What Is A Concept Album? DPL Has 195 For You To Listen To

What is a “concept album?”

A concept album is a collection of songs written by a musician or group that is based around a central theme or concept. These themes can be compositional, lyrical, instrumental, or narrative. The term can be subjective though; the widest definition would encompass all soundtracks, tribute albums, Christmas albums, etc., but in general, the term is applied to rock and popular music albums made from the 1940s onward that contain a centralizing theme. This is different from non-concept albums, which contain stand-alone, unrelated tracks. 

Some of the most famous concept albums came out of the 60s and 70s, including Pink Floyd’s The Wall (1979), The Beatles’ Sgt. Pepper's Lonely Hearts Club Band (1967), and the Who's Tommy (1969).

Surprisingly, digital music formats haven’t killed the concept album. One might think, why buy an entire album, when I can just purchase the songs I like? But as evidenced by numerous 21st century examples, the idea of writing an album’s worth of material based on a central idea is inspiring for many music artists. 

Although separate tracks can be listened to independently, taken as a whole they provide a complete narrative in which different songs relate to each other and to the overall themes of the album. Concept albums are more like novels or movies in this way. Completing a film or novel gives you the whole experience of that work. Listening to three random tracks off a concept album is similar to watching three out of context scenes from a movie or reading a few random chapters of a novel. They might be interesting, they might stand on their own, but they give an incomplete representation of the entire work.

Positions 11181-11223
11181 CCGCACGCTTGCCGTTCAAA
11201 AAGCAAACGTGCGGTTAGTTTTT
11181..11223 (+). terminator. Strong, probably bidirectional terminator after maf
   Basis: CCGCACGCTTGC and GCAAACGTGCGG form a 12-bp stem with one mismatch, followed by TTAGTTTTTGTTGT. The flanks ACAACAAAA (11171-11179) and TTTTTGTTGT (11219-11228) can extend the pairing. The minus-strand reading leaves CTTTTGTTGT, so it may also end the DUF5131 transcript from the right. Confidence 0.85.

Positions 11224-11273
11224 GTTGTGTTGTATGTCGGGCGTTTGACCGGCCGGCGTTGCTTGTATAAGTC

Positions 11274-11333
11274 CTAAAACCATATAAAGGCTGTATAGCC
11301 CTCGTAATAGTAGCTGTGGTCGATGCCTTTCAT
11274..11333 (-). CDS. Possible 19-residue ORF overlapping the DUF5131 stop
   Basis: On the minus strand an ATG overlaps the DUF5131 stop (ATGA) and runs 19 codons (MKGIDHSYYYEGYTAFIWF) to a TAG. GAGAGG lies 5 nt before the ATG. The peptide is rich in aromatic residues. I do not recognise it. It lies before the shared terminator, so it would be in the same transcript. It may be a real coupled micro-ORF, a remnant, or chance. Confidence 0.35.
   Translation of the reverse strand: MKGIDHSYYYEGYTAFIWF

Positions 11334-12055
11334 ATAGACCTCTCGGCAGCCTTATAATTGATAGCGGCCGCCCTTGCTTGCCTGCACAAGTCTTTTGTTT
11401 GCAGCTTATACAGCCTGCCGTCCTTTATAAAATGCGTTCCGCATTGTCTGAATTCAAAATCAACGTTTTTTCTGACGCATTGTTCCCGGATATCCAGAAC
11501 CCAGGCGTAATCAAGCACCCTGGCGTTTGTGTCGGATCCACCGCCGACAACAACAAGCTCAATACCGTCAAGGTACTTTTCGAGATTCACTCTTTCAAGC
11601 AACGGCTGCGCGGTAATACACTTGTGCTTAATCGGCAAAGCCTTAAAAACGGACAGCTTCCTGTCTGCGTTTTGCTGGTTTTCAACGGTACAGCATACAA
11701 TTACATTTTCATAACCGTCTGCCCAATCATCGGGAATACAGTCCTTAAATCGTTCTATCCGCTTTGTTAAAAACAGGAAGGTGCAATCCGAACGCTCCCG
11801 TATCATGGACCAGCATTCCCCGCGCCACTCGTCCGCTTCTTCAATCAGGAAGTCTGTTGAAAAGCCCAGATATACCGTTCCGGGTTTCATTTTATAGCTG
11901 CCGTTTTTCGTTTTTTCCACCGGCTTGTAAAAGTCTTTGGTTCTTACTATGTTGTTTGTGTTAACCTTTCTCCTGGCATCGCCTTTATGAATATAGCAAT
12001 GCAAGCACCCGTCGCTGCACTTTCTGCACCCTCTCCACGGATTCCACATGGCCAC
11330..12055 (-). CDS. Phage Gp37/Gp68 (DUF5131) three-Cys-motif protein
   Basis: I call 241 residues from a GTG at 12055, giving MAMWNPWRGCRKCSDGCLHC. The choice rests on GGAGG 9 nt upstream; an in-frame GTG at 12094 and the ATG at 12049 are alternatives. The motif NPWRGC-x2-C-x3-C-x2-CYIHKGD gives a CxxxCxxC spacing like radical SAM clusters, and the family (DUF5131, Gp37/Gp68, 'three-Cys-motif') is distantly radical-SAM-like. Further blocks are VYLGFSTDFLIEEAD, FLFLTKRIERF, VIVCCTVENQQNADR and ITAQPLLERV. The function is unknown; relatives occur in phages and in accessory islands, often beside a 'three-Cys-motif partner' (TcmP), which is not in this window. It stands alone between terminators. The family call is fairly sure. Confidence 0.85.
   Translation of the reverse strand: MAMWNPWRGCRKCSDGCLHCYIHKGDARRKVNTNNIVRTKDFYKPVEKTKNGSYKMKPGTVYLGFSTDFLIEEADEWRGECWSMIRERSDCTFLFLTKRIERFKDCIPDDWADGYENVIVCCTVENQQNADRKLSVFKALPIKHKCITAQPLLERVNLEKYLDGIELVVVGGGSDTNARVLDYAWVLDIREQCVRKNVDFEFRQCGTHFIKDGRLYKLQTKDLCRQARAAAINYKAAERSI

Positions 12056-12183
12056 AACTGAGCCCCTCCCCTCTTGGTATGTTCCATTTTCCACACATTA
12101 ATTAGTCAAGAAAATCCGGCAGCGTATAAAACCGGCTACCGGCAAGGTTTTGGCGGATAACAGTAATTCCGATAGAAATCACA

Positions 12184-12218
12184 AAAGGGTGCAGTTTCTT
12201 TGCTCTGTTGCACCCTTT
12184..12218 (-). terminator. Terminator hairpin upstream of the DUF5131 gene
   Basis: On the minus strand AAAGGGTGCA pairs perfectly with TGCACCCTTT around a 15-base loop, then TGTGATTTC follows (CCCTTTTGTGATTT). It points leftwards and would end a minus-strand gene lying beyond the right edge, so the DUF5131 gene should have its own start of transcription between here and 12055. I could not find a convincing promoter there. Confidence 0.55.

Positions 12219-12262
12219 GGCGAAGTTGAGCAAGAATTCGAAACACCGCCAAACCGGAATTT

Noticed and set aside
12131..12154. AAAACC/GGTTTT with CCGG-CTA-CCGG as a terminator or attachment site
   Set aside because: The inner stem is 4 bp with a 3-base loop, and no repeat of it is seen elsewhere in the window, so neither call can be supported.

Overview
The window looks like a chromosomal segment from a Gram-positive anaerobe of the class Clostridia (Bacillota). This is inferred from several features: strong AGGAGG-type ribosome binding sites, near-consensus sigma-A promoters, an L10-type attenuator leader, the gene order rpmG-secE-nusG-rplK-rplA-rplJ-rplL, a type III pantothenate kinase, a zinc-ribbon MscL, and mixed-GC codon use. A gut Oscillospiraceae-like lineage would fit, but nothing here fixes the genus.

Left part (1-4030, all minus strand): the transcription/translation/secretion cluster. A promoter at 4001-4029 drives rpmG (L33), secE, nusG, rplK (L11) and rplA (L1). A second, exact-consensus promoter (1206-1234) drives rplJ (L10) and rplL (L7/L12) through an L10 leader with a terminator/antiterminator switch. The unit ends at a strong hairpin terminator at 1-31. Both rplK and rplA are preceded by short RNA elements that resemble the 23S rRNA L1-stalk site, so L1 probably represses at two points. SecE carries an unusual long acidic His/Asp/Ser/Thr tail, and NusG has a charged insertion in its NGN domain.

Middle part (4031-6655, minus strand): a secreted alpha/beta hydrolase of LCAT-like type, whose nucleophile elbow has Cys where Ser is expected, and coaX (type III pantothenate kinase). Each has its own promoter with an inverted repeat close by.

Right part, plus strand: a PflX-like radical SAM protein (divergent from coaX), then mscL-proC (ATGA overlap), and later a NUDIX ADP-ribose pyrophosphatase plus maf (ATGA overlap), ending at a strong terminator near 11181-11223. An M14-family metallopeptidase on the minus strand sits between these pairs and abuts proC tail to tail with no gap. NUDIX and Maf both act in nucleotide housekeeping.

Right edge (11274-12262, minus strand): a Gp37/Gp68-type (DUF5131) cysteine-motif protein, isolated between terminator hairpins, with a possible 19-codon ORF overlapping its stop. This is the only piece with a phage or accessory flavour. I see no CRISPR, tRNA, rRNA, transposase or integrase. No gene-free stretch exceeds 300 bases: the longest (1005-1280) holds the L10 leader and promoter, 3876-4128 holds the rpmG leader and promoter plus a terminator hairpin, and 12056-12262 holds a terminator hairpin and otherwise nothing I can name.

So check out a concept album from your local library, sit down and take in the whole experience. Does the album art tie-in with the lyrics? Are there repeated instrumental themes? 

What do you think the artist was trying to express? Were they successful? How would rearranging the songs affect the album? If you knew one song before hearing the rest of the album, does the song have new meaning after listening to the whole thing? 

If this sounds interesting to you, check out this list of DPL-owned concept albums. And if you find yourself at the Central library, take a look at the display in the Movies & Music room. It’s up all February. Happy listening!

Guest blog contributed by Andrew Wickins

Written by Dodie on